• Weight 45 grams
  • Capacity 250 ml
  • Cost $14.99

Sea to Summit X-Cup

Camp Kitchen


Rating: 7.9 / 10
Value for Money 1.8 / 2.5
Durability 2.1 / 2.5
Comfort 1.8 / 2.5
Weight 2.2 / 2.5

Sea to Summit X-Cup Review

Cups are cups…right? Well maybe not!

I try not to be too fussy but when it comes to a vessel for drinking my hot choccie at the end of a long day of hiking, but my cup must be just right. Call me Goldilocks if you will but there is definitely a ‘not too small, not too large, just right’ aspect to the perfect cup.

Over the years, I have experimented with a range of cups with varying degrees of success. So, when Tim asked me to test out the Sea to Summit X-Cup my first thought was the X-Cup is an interesting idea but how practical is it going to be?

The key feature of the X-Cup is that it is constructed from a ‘flexible, European standard compliant, food grade silicone’ which means that the cup is soft to hold and easily collapses for packing.

Let’s start with how the cup feels in your hand – it is indeed soft to touch and sits comfortably into a small-ish hand. The X-Cup doesn’t have a handle so there is a tendency to grip the cup a little more tightly than usual however if you’re not careful and given the silicone construction, you could squash the cup in your hand and potentially spill your drink. This is not so much of a problem if the liquid is cold but if you’ve got a hot drink, you could end up burning yourself. The problem is compounded when you’re wearing gloves because you don’t have the sensitivity of touch needed to ensure you’re not squeezing too tightly.

The collapsibility of the X-Cup is great – it folds flat to the size of your palm, and is easily packed and stored in that form.

The cup rim is formed by a rigid ring which keeps the X-Cup sturdy but unfortunately it’s not the nicest cup rim I’ve used on the trail. Its functional – just a bit industrial!

The Sea to Summit X-Cup is a great idea that solves the space issues created by cups but perhaps needs a bit of finessing to improve the ‘drinkability’ of the rim and the ‘squash-ability’ of the cup. Despite these aspects, I would use the X-Cup as it is a great way to save some space.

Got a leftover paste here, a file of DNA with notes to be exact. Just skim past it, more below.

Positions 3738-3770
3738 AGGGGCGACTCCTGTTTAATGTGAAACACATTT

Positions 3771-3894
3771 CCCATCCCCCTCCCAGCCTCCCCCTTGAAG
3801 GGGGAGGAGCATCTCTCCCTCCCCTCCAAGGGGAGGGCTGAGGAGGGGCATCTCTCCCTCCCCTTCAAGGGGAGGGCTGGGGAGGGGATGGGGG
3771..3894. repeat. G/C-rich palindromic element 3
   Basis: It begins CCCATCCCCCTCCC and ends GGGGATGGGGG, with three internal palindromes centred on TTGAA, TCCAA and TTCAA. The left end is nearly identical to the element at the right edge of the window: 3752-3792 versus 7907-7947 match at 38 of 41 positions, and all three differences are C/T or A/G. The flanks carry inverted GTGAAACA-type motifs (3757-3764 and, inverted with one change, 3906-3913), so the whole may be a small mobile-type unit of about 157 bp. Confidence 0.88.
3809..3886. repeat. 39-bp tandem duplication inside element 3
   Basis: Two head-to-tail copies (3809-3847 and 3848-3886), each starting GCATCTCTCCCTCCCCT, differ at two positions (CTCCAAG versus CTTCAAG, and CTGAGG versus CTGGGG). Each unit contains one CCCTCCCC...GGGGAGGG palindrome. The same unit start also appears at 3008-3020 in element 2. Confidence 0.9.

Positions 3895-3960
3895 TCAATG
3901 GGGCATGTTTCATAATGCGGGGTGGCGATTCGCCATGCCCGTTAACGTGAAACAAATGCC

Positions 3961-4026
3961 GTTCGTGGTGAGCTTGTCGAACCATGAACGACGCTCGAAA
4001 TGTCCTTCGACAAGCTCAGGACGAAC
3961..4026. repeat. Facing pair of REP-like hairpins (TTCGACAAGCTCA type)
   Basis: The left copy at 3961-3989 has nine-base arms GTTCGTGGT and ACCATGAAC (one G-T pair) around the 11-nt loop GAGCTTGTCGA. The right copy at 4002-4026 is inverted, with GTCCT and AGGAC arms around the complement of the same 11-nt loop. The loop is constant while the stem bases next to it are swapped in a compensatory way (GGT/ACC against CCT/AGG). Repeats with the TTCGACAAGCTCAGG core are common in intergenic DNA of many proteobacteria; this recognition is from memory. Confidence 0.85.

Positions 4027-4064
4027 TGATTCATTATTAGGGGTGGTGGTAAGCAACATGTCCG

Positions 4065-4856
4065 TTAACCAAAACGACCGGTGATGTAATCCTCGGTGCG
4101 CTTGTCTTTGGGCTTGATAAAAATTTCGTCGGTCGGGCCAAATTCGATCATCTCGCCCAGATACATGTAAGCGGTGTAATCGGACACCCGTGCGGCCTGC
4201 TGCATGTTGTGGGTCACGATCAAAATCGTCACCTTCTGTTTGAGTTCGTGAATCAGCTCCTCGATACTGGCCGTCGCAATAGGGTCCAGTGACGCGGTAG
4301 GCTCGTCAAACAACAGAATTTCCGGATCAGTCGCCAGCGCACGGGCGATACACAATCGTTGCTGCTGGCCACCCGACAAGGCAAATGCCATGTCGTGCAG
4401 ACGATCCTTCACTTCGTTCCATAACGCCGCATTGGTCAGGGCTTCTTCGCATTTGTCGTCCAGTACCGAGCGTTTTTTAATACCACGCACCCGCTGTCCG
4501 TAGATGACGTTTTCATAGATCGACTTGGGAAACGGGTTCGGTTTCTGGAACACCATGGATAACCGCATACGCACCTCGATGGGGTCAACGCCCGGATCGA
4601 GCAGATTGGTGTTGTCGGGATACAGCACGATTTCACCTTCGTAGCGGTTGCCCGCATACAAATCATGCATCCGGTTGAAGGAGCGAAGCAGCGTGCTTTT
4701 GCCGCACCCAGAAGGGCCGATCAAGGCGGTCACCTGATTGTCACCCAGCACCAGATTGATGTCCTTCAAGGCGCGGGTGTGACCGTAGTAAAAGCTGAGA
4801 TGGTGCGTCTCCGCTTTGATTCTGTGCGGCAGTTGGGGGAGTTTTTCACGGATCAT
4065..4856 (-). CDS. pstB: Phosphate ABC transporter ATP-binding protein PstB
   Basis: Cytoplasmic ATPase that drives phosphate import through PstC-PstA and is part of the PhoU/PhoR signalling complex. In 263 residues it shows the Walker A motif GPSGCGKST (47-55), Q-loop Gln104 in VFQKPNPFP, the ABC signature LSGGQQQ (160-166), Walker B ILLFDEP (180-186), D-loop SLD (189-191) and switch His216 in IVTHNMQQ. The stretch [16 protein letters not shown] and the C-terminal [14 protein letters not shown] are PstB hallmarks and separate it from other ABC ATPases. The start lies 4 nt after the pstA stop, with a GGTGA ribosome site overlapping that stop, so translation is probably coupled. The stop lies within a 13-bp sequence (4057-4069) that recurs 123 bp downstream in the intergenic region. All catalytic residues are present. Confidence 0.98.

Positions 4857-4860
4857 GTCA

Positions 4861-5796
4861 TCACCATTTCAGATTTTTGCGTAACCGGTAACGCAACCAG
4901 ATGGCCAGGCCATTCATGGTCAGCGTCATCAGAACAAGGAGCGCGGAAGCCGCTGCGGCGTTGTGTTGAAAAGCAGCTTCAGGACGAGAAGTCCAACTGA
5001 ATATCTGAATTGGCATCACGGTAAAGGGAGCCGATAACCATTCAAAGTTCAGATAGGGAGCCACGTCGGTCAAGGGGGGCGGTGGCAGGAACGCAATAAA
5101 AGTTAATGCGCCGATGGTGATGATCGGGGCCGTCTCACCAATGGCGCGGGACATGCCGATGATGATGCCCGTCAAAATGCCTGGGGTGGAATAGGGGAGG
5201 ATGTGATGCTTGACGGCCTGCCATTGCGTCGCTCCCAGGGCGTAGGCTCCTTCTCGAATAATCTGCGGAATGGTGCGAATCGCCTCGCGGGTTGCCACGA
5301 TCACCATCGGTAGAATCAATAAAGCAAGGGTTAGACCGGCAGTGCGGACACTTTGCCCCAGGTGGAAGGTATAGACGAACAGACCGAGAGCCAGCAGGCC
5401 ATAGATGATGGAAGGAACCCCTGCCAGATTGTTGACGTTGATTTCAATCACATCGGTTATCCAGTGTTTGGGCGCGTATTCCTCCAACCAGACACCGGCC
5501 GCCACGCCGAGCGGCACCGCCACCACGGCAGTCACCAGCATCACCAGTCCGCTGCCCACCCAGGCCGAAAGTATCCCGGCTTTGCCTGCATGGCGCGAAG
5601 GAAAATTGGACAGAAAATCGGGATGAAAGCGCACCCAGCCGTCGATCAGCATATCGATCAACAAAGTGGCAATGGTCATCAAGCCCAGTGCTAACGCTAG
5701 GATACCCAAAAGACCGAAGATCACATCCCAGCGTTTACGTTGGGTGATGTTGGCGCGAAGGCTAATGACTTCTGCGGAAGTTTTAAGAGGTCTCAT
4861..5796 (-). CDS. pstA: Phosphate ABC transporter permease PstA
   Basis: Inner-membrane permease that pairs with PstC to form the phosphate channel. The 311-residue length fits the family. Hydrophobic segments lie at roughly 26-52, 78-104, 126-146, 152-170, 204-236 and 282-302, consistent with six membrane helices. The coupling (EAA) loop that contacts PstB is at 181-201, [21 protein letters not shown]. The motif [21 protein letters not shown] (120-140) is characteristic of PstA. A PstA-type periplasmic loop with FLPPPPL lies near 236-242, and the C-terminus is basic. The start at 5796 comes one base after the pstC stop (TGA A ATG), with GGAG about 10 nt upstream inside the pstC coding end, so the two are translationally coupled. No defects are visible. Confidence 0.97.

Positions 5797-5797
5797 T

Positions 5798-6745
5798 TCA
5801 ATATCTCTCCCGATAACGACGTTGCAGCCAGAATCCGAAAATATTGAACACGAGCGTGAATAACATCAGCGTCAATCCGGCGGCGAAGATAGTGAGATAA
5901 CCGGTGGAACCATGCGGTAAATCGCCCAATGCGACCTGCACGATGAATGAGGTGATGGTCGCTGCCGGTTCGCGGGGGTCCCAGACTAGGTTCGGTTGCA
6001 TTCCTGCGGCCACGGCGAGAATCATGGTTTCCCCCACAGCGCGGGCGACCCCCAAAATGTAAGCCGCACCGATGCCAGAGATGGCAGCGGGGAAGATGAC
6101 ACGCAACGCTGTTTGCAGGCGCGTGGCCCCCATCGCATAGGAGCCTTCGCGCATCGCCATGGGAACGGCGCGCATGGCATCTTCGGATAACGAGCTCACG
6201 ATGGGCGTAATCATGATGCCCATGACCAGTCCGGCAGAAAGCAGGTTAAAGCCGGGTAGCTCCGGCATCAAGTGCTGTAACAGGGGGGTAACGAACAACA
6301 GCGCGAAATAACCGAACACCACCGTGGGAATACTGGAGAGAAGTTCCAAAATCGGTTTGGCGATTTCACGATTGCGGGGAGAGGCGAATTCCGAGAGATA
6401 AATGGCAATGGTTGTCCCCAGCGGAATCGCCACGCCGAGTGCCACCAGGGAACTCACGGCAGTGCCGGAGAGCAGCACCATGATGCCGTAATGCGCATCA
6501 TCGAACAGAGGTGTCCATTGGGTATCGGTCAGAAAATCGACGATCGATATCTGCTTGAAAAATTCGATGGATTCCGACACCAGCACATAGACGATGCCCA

Sea to Summit X-Cup fully expanded

Measuring marks. The marks are a bit faint but with practice you will learn to recognise them

The Sea to Summit X-Cup in a large hand

The X-Cup and the X-Mug folded flat. The thumb on the left gives you an idea of size

We Like

  • Unbreakable so you can squash it into your pack
  • Folds flat so it doesn’t take up much room and easily slides into a small pocket in your pack
  • Calibrated as a measuring cup which means you’ll get the right amount of water to rehydrate your food
  • Food grade flexible silicone to protect you from bugs
  • BPA free so you won’t be ingesting any nasty chemicals as you drink

We Don't Like

  • Be careful you don’t grip too tightly as you can spill your drink
  • The cup rim is a bit industrial and takes a bit of time getting used to
  • You need to hold the rim rather than the cup when it contains boiling water

Best Uses

  • For space saving drinking on the trail
  • For smaller hands or for those who like smaller drinking vessels

Buy One

You can purchase the Sea to Summit X-Cup online from Snowys

Disclosure:  We may earn a small commission, at no additional expense to you, if you click through and make a purchase. Please note that our affiliations do not influence, in any way, the independence of our reviews. If we don’t like a product, you’ll hear about it from us!

If you have used the Sea to Summit X-Cup or if you have questions, we’d like to hear from you. Post your comment or questions below



$14.99 AUD

Other Versions

  • The Sea to Summit X-Cup is available in a range of coulous including Orange, Blue, Lime and Black.
  • There is also a larger Sea to Summit X-Mug

This image shows the Sea to Summit X-Mug on the left (480 ml) versus the Sea to Summit X-Cup on the right (250 ml)


This review was done with product purchased from a retail store by Australian Hiker

Australian Hiker Newsletter

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